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N-terminal modification of VEGF-A C terminus-derived peptides delineates structural features involved in neuropilin-1 binding and functional activity

Jia, H; Aqil, R; Cheng, L; Chapman, C; Shaikh, S; Jarvis, A; Chan, AW; ... Selwood, DL; + view all (2014) N-terminal modification of VEGF-A C terminus-derived peptides delineates structural features involved in neuropilin-1 binding and functional activity. Chembiochem , 15 (8) pp. 1161-1170. 10.1002/cbic.201300658. Green open access

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Abstract

The interaction between VEGF-A and its neuropilin (NRP) receptors mediates a number of important biological effects. NRP1 and the related molecule NRP2 are widely expressed on multiple tumour types and throughout the tumour vasculature, and are emerging as critical molecules required for the progression of angiogenic diseases. Given the increasing evidence supporting a role for NRP1 in tumour development, there is growing interest in developing inhibitors of NRP1 interactions with VEGF and its other ligands. In order to probe the interaction we synthesised a number of exon 7- and 8-derived bicyclic peptides with N-terminal lipophilic groups and found a simple N-octanoyl derivative (EG00086) to be the most potent and functionally active. Detailed modelling studies indicated that new intramolecular hydrogen bonds were formed, stabilising the structure and possibly contributing to the potency. Removal of a salt bridge between D142 and R164 implicated in VEGF-A binding to neuropilin-1 had a minor effect on potency. Isothermal calorimetry was used to assess binding of EG00086 to NRP1 and NRP2, and the stability of the peptide in serum and in vivo was investigated. EG00086 is a potent blocker of VEGF-promoted cellular adhesion to extracellular matrices, and phosphorylation of p130Cas contributes to this effect.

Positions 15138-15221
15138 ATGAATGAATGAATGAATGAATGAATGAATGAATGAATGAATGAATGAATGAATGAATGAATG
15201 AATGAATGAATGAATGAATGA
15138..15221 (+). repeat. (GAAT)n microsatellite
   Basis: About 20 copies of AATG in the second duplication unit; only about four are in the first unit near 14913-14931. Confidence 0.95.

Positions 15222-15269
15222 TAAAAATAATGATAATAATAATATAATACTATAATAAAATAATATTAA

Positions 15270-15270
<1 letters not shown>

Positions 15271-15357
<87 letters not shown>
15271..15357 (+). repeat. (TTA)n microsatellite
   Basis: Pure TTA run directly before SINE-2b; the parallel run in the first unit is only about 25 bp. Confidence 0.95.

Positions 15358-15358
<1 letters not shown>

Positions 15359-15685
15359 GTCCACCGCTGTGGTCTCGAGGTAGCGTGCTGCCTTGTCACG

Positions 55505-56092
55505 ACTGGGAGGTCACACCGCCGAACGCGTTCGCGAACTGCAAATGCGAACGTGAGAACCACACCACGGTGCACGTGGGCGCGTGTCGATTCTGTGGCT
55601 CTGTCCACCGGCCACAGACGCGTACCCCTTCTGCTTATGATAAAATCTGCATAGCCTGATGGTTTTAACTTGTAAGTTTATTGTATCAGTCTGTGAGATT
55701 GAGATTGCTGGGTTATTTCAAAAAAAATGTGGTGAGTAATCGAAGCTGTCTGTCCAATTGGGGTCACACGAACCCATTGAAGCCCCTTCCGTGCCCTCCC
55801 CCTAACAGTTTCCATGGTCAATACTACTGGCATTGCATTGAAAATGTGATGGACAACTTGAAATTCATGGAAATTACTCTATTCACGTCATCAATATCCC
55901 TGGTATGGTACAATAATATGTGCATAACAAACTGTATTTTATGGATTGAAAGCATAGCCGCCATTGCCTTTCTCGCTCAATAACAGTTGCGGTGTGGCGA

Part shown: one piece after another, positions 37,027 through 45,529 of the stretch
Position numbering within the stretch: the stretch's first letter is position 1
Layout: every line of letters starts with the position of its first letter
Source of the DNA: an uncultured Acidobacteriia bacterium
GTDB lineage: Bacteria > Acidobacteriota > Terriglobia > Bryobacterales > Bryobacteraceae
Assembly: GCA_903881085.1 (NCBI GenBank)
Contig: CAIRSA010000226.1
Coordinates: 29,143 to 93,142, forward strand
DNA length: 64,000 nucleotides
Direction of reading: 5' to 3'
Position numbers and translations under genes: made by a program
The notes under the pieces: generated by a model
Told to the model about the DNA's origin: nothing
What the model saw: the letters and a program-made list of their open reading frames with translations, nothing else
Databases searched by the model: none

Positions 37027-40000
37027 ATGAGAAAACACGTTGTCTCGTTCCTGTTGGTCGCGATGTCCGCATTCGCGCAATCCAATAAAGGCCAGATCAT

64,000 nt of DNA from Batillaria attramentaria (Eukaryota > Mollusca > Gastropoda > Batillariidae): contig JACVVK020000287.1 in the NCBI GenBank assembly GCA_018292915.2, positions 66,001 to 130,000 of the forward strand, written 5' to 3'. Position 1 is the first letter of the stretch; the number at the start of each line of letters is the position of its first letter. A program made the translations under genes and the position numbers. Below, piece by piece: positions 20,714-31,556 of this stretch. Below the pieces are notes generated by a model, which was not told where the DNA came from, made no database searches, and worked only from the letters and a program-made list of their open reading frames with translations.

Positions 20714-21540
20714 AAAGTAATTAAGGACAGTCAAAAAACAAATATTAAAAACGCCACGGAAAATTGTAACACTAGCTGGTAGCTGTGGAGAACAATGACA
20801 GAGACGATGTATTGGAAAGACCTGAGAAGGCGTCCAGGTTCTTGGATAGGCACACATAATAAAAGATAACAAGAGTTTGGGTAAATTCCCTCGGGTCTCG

Type: Article
Title: N-terminal modification of VEGF-A C terminus-derived peptides delineates structural features involved in neuropilin-1 binding and functional activity
Location: Germany
Open access status: An open access version is available from UCL Discovery
DOI: 10.1002/cbic.201300658
Publisher version: http://dx.doi.org/10.1002/cbic.201300658
Language: English
Additional information: This version is the author accepted manuscript. For information on re-use, please refer to the publisher’s terms and conditions.
Keywords: bicyclic peptides; cancer; cell adhesion; neuropilin; p130Cas; VEGF-A
UCL classification: UCL
UCL > Provost and Vice Provost Offices
UCL > Provost and Vice Provost Offices > School of Life and Medical Sciences
UCL > Provost and Vice Provost Offices > School of Life and Medical Sciences > Faculty of Life Sciences
UCL > Provost and Vice Provost Offices > School of Life and Medical Sciences > Faculty of Life Sciences > Div of Biosciences
UCL > Provost and Vice Provost Offices > School of Life and Medical Sciences > Faculty of Life Sciences > Div of Biosciences > Structural and Molecular Biology
UCL > Provost and Vice Provost Offices > School of Life and Medical Sciences > Faculty of Medical Sciences
UCL > Provost and Vice Provost Offices > School of Life and Medical Sciences > Faculty of Medical Sciences > Div of Medicine
UCL > Provost and Vice Provost Offices > School of Life and Medical Sciences > Faculty of Medical Sciences > Div of Medicine > Department of Education
UCL > Provost and Vice Provost Offices > School of Life and Medical Sciences > Faculty of Medical Sciences > Div of Medicine > Experimental and Translational Medicine
UCL > Provost and Vice Provost Offices > School of Life and Medical Sciences > Faculty of Medical Sciences > Div of Medicine > Wolfson Inst for Biomedical Research
UCL > Provost and Vice Provost Offices > School of Life and Medical Sciences > Faculty of Population Health Sciences
UCL > Provost and Vice Provost Offices > School of Life and Medical Sciences > Faculty of Population Health Sciences > Institute of Cardiovascular Science
UCL > Provost and Vice Provost Offices > School of Life and Medical Sciences > Faculty of Population Health Sciences > Institute of Cardiovascular Science > Pre-clinical and Fundamental Science
URI: https://discovery.ucl.ac.uk/id/eprint/1419977
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